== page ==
Kenya’s Franklin Chepkwony cruised to a comfortable victory in the men’s race at the 84th Seoul International Marathon on Sunday (17), while his compatriot Filomena Chepchirchir won the women’s competition to complete the first ever Kenyan double at the only IAAF Gold Label Road Race in Korea.
Chepkwony, 28, crossed the line in 2:06:59 to become the fifth Kenyan men’s champion in the past six years in the Korean capital. He took home $80,000 for winning the race under 2:10:00 in what was his first victory over the classic distance.
Ethiopia’s Leche Shumi Dechase finished second in 2:07:12, setting a new personal best while Seboka Dibaba Tola, another Ethiopian, was third in 2:07:27.
Chepchirchir, 31, crossed the line in 2:25:43 to become the first Kenyan woman to win the Seoul International Marathon and end Ethiopian runner’s winning streak at four.
Two Ethiopian runners took the remaining spots on the podium. Emebt Etea Bedada was second in 2:25:53, her new personal best by almost nine minutes. Yeshimebet Tadesse Bifa finished third in 2:26:18, which was also a personal best.
In the men’s elite race, a group of about 20 runners moved out in front quickly after the gun went on the starting line at Gwanghwamun Square in central Seoul, with Chepkwony part of the pack.
The leaders reached the 5km mark in 15:04 and maintained that steady rhythm through to 15km, passing that mark in 45:11, before slowing very slightly over the next 5km and reaching 20km mark in 1:00:28.
By 25km, passed in 1:15:41, the leading group had thinned to eight runners, with Chepkwony, Dechase, Tola and Ethiopia’s Afewerk Mesfin visible at the head of the pack.
This group got to 30km in 1:30:38 but then Chepkwony started to push the pace and the group quickly separated. Chepkwony lead at 35km in 1:45:22 with Dechase just a second behind but the rest were left trailing in the Kenyan’s wake.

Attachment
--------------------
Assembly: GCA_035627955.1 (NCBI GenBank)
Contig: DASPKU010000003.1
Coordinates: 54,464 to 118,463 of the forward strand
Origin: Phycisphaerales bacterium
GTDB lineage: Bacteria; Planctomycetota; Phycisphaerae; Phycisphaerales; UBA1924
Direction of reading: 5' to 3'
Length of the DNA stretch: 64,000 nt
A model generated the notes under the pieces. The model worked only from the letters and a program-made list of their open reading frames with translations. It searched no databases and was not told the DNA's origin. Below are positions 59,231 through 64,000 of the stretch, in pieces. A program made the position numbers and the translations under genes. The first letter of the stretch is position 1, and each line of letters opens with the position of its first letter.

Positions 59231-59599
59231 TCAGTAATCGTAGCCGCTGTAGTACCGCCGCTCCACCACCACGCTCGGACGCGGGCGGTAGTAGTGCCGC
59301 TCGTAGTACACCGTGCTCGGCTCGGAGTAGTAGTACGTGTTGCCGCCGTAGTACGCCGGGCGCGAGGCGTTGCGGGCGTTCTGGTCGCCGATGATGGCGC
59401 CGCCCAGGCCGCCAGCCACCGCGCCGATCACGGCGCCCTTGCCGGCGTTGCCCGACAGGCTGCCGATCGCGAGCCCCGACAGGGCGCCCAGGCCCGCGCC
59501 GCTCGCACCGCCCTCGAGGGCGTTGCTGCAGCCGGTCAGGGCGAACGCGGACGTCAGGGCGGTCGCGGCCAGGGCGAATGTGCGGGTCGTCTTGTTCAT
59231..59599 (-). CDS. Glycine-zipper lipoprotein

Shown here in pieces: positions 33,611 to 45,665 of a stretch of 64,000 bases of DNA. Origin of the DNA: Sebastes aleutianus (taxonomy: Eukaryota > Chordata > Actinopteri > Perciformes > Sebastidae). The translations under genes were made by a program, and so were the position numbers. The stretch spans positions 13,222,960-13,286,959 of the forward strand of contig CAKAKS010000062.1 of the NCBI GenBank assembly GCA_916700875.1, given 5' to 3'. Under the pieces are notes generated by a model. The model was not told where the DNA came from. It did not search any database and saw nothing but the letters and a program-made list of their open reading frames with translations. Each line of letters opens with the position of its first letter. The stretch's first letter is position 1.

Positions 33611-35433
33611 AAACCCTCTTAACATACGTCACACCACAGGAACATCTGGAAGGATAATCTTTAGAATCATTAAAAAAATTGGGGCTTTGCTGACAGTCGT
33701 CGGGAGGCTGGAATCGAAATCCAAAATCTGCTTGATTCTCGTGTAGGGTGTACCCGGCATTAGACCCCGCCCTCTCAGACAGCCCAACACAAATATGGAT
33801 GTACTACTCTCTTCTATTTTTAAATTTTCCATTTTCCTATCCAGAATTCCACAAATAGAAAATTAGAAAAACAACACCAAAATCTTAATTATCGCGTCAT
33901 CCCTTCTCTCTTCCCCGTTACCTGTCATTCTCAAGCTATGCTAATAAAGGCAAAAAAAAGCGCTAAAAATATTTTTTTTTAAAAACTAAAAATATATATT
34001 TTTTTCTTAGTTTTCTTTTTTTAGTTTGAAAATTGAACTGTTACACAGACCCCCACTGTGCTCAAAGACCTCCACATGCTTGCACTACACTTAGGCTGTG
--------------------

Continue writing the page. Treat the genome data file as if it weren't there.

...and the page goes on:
Over the next 5km, Chepkwony continued to push hard and he left his Ethiopian rival behind. The leader went through 40km in 2:00:07, with Dechase following him 18 seconds later, although the latter managed to close the gap a little over the final two kilometres.
Japan’s Yuki Kawauchi, who only six weeks ago won the Beppu-Oita Marathon on home soil, exactly matched his personal best of 2:08:15 set in that race when finished fourth. He has now run five Marathons since the start of December, but his three-race winning streak was snapped Sunday.
The title drought for host nation Korea stretched to six years. The first local runner was Seong Ji-hoon in 13th place , who shattered his previous personal mark by nearly six minutes with a time of 2:12:53.
Chepchirchir makes her move at 35km
In the women’s competition, Chepchirchir was among the leaders from start to finish, fending off two Ethiopians.
Four runners were together as they passed 5km in 17:13, the three women who eventually finished on the podium and Bahrain’s Lishan Dula Gemgchu, but the Asian athlete could fell off the back of the leading pack just after 10km, which the leaders passed in 34:20.
After that it was just a fight between Chepchirchir, Bedada and Bifa.
The trio made it to 15km together in 51:34, but the Kenyan had edged ahead by two seconds at 20km mark, where Chepchirchir was timed at 1:08:47.
The three back together again by 25km, which was passed in 1:25:48 and the three runners were still shoulder-to-shoulder at the 30km checkpoint in 1:42:43.
Bedada and Chepchirchir then started to put a little distance between them and Bifa duruing the next 5km stretch and at 35km, as the two leaders were timed at 2:00:21 with Bifa trailing them by 17 seconds.
Shortly afterwards, Chepchirchir then started to turn the screw and made it to 40km with a seven seconds lead over Bedada, the Kenyan timed at 2:17:59, and extended her lead to 10 seconds by the time she crossed finish line for her first Marathon win in five outings since her debut in 2011.
It was a stark contrast to 12 months ago in Seoul when Chepchirchir struggled home in 10th place. The winner made $40,000 for her efforts. The prize money would have doubled had she come in faster than 2:24:00.
For the second straight year, Kim Sung-eun finished fourth overall and was the first Korean home. Her time of 2:27:21 bettering her previous personal best by more than two minutes.
Yoo Jee-Ho for the IAAF